This transition has been a cause for celebration for LAT staffers. The paper is returning "to local ownership after 18 turbulent years under Chicago control," LAT reporter Meg James wrote in her front page story. James says "changes will be felt almost immediately." Most staffers will relocate from downtown LA to El Segundo "by the end of July..."

 >> HOW SOON-SHIONG HAS BEEN PREPARING: He's been seeking input from Norm Pearlstine, Dean Baquet, Marty Baron, Donald Graham, Al Hunt, Tom Johnson, Judy Woodruff, and others...

 >> THE PLAN: Pearlstine, now an adviser, says "I don't think he's looking to make a lot of money, but he's certainly going to run it as a business. He does feel like there is content that people will pay for."

 >> HIS MESSAGE: Soon-Shiong published a note to readers in Sunday's paper... He says "we" (his family) "view the publications we acquired as a quasi-public trust..."

BTW: He knows Tronc is a silly name

Soon-Shiong is still Tronc's second-largest shareholder. And he has no plans to sell. This is a fun detail at the end of James' story: He says "I hope that I can convince the board to drop the name Tronc. I think we need to go back to Tribune…. The legacy of this [company] needs to be respected and I always thought Tronc was a silly name."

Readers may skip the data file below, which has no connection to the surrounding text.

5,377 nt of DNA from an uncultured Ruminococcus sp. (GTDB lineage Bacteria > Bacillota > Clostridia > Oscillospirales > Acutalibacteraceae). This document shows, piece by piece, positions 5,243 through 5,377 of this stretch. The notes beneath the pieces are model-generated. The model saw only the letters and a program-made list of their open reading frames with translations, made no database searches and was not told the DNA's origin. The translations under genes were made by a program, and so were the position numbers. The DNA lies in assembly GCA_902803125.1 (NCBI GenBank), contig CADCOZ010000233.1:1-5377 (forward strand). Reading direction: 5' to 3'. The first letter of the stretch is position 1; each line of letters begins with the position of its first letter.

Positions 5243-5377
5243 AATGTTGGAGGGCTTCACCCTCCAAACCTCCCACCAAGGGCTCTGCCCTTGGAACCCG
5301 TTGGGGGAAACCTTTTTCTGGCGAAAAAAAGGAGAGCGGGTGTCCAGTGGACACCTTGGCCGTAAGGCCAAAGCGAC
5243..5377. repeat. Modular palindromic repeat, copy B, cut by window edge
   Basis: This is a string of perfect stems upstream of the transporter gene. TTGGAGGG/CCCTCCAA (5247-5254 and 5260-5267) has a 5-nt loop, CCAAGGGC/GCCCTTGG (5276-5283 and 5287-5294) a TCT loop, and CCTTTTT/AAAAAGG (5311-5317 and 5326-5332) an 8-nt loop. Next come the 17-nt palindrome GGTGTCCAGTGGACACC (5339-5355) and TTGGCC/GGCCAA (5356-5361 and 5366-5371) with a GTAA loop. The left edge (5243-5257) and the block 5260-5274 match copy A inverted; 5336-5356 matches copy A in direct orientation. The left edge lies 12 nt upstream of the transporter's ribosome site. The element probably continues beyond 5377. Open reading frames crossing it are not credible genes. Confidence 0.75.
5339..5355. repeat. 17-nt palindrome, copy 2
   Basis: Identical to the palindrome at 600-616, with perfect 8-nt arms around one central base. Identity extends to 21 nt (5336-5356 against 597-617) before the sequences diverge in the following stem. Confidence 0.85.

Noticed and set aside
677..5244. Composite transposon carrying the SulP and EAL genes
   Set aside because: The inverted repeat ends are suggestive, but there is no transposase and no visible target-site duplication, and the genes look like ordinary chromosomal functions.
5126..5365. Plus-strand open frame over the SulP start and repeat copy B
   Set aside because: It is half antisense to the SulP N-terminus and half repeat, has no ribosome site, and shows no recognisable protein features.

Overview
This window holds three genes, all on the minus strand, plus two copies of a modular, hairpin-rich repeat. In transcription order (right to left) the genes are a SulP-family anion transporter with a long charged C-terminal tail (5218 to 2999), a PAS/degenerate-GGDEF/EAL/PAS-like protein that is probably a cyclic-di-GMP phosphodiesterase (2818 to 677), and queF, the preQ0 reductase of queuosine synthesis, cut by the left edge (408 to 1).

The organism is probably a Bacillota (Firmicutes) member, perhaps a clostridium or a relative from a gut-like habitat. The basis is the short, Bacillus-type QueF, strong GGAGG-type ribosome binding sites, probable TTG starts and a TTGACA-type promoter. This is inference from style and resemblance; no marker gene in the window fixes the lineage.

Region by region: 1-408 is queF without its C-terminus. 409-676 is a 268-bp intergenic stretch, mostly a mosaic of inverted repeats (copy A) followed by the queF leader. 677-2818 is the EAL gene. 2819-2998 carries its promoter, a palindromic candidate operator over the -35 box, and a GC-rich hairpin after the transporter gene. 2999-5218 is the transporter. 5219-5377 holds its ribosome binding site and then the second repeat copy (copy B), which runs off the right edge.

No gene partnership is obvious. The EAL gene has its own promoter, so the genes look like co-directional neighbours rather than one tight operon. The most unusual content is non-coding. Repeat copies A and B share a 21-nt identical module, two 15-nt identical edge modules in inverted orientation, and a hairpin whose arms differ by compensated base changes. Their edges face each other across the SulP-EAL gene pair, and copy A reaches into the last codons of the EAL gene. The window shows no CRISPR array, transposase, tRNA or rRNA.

The Colorado Sun rises

The staff of the Denver Post has been protesting its hedge fund owner for several months. Now eight former Post reporters and editors "are creating their own news outlet, The Colorado Sun," the NYT's Jaclyn Peiser reports. "They will be partnering with the Civil Media Company, an ambitious New York start-up that aims to use blockchain technology and crypto economics to start 1,000 publications nationwide by the end of the year."

Sun co-founder Larry Ryckman told me the website's "ad-free, online model" will "rely on public support through subscriptions, donations and investment." Civil is providing grant $$ to get started... And the Sun is trying to raise $75,000 via a Kickstarter in the next 30 days...

 >> Former Post editorial page editor Chuck Plunkett is part of the startup...

 >> There's a presser scheduled for Monday morning... And the Sun's website is up now...

Globe suspends Cullen for three months

Via the NYT: "The Boston Globe suspended its columnist Kevin Cullen for three months without pay on Friday after a review found fabricated details and inconsistencies in comments he made in radio interviews and at public appearances about the Boston Marathon bombings." More...
For the record, part one 
 -- Legendary BBC broadcaster David Dimbleby is stepping down as host of "Question Time..." He says he's returning to his "first love," reporting... (BBC)

 -- Dan Pfeiffer's book "Yes We (Still) Can: Politics in the Age of Obama, Twitter, and Trump" is out Tuesday... And VF just published an excerpt... (VF)

 -- Carlos Lozada's latest review: A set of books about the Russia scandal... (WashPost)